Updated: February 22, 2012, 12:33 PM ET

W2W4: Blackhawks at Predators

Fisher taking Predators to new levels

Burnside By Scott Burnside

NASHVILLE -- If all transactions were as easy as the Mike Fisher deal, if they all worked out as smoothly and paid the dividends that this one has, well, Nashville Predators GM David Poile would sleep a lot better than he does.

Not all hockey deals are that easy, of course, and the specter of what will become of Ryan Suter and Shea Weber still hangs over this hockey club.

But make no mistake, the acquisition of Fisher a year ago wasn't just symbolic, it wasn't the Predators showing Suter and Weber they mean business so they'd want to hitch their hockey wagons to the franchise long-term. Although given the rate at which Fisher is currently scoring and what he means to this team's character and leadership, it should be a reminder that the Predators do, indeed, mean business.

"That was a real good move for us," Poile told ESPN.com on Monday in advance of Tuesday's home date with the Central Division-rival Chicago Blackhawks. "He's playing the best he's ever played for us right now."

After a slow start directly related to offseason shoulder surgery, Fisher is tied for the team lead with 17 goals, of which eight have come in his past eight games. He is clicking at a point-a-game pace over the past 18 games. The Preds are 18-2-3 when Fisher records a point.

"He always plays a hard-driving game," coach Barry Trotz said. "You look at all his goals, they're all around the net, second pucks; a lot of times he'll score after the second shot, retrieve a puck because of the work ethic and quick play and throw it back at the net, and he's doing that and they're just going in."

Playing mostly with Sergei Kostitsyn and Martin Erat, Fisher's strong two-way play has helped make that unit the team's most important.

Every time Kostitsyn steps on the ice with Fisher, his game goes up a notch, former NHL head coach and longtime Predators analyst Terry Crisp told ESPN.com.

The trio's success has also helped make the Predators, traditionally a team that has struggled to produce offense, a more dangerous team and hence more difficult to play against. As of Monday, they were tied for fourth in the Western Conference in goals per game and their power play ranked second. In fact, the team's 41 power-play goals equal its total for all of last season.

Poile pointed to last weekend's entertaining tilt against the defending Stanley Cup champion Bruins as the kind of game Fisher is going to be counted on in down the stretch. Boston had struggled of late and the Predators knew they were going to get a hungry, difficult team. Although the Predators did give up a late lead (provided by Fisher's 17th goal) and lost in a shootout, it was a good test for what is still a very young Nashville team.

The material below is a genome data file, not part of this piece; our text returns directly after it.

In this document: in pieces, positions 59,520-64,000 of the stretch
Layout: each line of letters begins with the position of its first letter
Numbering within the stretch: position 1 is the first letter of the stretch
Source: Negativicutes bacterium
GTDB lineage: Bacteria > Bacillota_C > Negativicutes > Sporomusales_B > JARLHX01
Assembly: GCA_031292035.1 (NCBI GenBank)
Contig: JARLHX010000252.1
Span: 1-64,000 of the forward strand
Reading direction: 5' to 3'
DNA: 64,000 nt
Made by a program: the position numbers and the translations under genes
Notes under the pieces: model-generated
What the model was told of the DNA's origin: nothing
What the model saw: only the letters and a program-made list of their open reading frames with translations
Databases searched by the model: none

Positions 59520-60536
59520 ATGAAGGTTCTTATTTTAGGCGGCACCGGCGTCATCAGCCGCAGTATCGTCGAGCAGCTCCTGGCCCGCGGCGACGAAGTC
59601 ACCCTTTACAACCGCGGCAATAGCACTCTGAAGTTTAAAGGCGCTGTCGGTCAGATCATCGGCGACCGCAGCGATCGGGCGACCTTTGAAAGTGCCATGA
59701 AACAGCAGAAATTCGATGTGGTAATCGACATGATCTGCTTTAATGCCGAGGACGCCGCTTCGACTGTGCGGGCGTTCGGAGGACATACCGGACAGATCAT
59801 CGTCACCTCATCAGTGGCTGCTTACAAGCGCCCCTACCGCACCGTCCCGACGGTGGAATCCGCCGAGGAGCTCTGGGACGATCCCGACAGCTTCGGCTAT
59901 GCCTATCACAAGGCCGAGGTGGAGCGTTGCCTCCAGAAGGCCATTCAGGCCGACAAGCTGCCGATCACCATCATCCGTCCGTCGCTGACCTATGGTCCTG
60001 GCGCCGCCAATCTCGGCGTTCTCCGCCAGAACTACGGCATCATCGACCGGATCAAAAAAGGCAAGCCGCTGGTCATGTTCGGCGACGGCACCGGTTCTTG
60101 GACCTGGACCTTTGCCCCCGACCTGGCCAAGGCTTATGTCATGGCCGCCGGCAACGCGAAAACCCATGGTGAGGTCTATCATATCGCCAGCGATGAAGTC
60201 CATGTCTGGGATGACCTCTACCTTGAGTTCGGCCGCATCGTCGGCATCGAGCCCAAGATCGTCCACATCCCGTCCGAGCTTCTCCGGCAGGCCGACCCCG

"Mike Fisher's been to the Stanley Cup finals. He knows what it's going to take," Poile said. "We're counting on his play and his leadership."

Still, when you talk to Crisp about Fisher, it's not the goals but the character that the longtime player and coach points to immediately.

"The first word that comes to mind is 'class.' He's a class act," Crisp said. "Mike Fisher is what a professional is all about. He's just the consummate pro, and that's what I love about Mike Fisher."

Fisher admits that it took a while for last year's trade to sink in -- the Predators sent a first-round pick and future considerations to Ottawa in the deal -- but now that it's been a year, he feels fully integrated into both the city and the franchise.

"I definitely feel part of this group," he told ESPN.com. "I'm loving it.

"I think the last month has probably been one of my best offensive months in a long time."

There is about Mike Fisher an almost unnerving sense of normalcy, in spite of a life that is far from normal. Not only is he a talented, highly paid hockey player, he is also married to international singing star Carrie Underwood.

Yet Fisher, 31, said the easygoing nature of Nashville has made it easy for him and his wife to enjoy time away from the rink without being overwhelmed.

"People in Nashville are just so friendly," he said. "It's probably a little more laid back, which is perfect for us and for me."

As was the case in Ottawa, where Fisher played for parts of 11 seasons after being drafted by the Senators in the second round in 1998, Fisher has thrown himself into the fabric of the community in Nashville. He was involved in a biography aimed at young people called "Defender of Faith: The Mike Fisher Story" that was released in the fall. Proceeds from the sale of the book go to a variety of charities.

The devout Christian said he recalled reading stories and books about Christian athletes when he was growing up, which inspired him to write his book.

"I thought it would be a nice opportunity to kind of share a little bit about myself and hockey and my life and my faith," Fisher said.

He is also active in charities that work with local homeless people and at-risk youth. This involvement isn't just about donating money; Fisher is a hands-on volunteer, often with little or no fanfare or media attention.

Fisher feels he has a duty, given the talents he's been given and the platform he enjoys as a professional athlete, to give back, to do what he can to help people.

"Your faith is who you are and how you live," he said.

That means as a teammate and as a member of the broader community.

So far, the Predators have been rewarded for the faith they have put in Fisher.

Scott Burnside covers the NHL for ESPN.com.


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